There is little evidence from published research that similar effects of probiotic organisms have been seen before on the autonomic nervous system. Kamm et al
have recently shown in pigs that a probiotic yeast, Saccharomyces boulardii
seemed to decrease the number of calbindin positive myenteric neurons.39
This was the only marker of many tested which showed any change following probiotic treatment: these included calcitonin gene related peptide, nitric oxide synthase, vasoactive intestinal polypeptide, and substance P. L farciminis
treatment inhibited a delayed hypersensitivity model of colitis in rats, probably through NO release.40
Monocontamination of germ free rats with L acidophilus
or Bifidobacterium bifidum
has been shown to reduce the migrating myoelectric complex period.41
In the latter study neuropeptide Y was decreased in the blood following conventionalisation with full intestinal microflora, suggesting reduced inhibitory control of intestinal propulsion.
In our study, administration of conditioned media and non‐viable bacteria (both heat killed and gamma irradiated) inhibited the autonomic response to colorectal distension. Previous studies indicated that heat killed Lactobacillus acidophilus
retained adhesion capacity to the epithelial receptor sites.42
Furthermore, bacterial peptidoglycan, an essential component of Gram positive bacterial cell walls, is known to activate toll‐like receptors (TLR2). Indeed, the composition of lipoteichoic acid in the cell wall of a probiotic bacterium, Lactobacillus plantarum
, has been recently shown to modulate both pro‐ and anti‐inflammatory immune responses.43
Bacterial lipopolosaccharide also interacts with TLR2 and TLR4.44,45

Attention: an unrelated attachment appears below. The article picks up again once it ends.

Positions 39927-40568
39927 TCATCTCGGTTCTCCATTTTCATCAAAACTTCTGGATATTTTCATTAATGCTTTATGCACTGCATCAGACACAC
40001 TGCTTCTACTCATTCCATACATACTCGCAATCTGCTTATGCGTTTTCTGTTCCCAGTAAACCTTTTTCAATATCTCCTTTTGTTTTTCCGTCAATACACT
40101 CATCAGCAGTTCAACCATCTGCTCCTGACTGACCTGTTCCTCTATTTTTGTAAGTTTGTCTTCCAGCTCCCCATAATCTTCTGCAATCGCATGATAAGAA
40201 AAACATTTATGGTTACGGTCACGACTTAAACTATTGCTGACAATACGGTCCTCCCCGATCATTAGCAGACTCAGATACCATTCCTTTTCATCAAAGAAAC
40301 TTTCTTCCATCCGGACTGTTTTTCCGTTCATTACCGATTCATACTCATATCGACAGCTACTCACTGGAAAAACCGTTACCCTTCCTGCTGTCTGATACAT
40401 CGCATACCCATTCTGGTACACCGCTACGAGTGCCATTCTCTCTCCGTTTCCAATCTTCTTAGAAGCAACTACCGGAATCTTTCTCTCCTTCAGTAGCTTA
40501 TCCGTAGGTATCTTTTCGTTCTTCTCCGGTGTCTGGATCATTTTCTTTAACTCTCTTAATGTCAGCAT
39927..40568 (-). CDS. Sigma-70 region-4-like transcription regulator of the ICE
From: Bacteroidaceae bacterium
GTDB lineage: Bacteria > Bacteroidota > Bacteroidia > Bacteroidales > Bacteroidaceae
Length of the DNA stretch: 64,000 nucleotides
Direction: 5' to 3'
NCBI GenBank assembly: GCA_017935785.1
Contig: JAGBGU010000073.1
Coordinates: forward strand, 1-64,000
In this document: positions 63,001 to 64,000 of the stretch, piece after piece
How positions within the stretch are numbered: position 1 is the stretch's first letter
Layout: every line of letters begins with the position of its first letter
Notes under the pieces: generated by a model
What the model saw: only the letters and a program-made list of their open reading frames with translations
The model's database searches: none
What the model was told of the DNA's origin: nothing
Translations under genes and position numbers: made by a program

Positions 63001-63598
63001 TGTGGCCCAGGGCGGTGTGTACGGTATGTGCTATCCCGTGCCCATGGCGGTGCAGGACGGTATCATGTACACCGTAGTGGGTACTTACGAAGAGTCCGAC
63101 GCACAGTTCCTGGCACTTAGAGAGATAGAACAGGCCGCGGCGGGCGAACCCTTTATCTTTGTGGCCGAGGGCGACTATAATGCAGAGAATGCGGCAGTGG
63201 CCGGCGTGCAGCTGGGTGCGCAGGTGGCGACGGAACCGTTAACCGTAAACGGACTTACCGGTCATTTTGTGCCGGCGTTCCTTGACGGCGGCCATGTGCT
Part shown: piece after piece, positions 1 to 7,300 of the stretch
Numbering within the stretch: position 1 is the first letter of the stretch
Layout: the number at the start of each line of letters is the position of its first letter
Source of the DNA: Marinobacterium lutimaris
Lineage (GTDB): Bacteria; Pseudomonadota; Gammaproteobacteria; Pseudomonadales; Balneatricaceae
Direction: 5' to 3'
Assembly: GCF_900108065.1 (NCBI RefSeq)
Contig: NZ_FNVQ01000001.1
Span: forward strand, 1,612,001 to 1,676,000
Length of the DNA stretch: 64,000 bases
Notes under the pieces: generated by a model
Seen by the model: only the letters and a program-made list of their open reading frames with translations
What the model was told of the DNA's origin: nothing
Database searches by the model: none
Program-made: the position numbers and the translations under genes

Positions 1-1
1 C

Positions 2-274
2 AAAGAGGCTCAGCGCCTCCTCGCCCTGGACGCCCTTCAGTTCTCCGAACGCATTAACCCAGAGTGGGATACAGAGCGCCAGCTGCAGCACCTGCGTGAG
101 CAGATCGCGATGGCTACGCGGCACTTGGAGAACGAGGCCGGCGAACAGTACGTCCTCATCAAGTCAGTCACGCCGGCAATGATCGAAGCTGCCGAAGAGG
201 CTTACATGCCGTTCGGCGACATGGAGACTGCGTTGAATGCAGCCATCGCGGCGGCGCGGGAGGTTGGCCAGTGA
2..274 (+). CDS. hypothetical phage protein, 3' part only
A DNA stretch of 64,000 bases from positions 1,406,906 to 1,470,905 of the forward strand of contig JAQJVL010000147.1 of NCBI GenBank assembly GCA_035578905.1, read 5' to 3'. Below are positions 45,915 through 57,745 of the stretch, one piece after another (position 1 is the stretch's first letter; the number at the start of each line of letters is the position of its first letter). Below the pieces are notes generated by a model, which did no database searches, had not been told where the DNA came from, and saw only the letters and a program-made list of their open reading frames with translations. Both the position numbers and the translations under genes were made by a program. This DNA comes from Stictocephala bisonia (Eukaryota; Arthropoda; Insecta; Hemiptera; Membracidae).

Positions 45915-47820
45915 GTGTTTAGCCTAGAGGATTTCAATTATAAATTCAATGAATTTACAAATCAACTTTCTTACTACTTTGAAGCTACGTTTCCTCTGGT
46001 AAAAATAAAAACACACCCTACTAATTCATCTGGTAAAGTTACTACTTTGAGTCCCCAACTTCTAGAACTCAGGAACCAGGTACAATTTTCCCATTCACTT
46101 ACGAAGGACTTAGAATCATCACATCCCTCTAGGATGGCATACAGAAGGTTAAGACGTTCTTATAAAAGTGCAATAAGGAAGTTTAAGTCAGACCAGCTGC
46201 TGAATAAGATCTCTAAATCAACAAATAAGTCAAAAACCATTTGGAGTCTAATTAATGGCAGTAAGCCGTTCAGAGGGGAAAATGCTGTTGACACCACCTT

Many commensal organisms can influence innate immune mechanisms through toll receptors. On the other hand, non‐viable gamma irradiated bacteria, but not heat killed bacteria, had an attenuating effect on experimental colitis in mice, and this immunoregulation was mediated by TLR9‐probiotic DNA motif interaction.15,46
However, because heat killed organisms were equally effective as gamma irradiated in our studies, we infer that there are differences between the mechanisms of action of probiotics on inhibition of mucosal inflammation through toll receptors and the elimination of autonomic responses to distension.
We found that oral administration of Lactobacilli
had an inhibitory effect on constitutive discharge in colonic afferent fibres in the dorsal root ganglia. Furthermore, the measurements of single fibre discharge frequency in response to colorectal distension paralleled the cardioautonomic effects observed on colorectal distension. This clearly showed that the effect was localised to the intestine or its neuronal connections to the spinal cord. We previously demonstrated that colonic distension produced a volume dependent bradycardia mediated through sympathetic afferent and cholinergic vagal efferent pathways in Sprague‐Dawley rats.47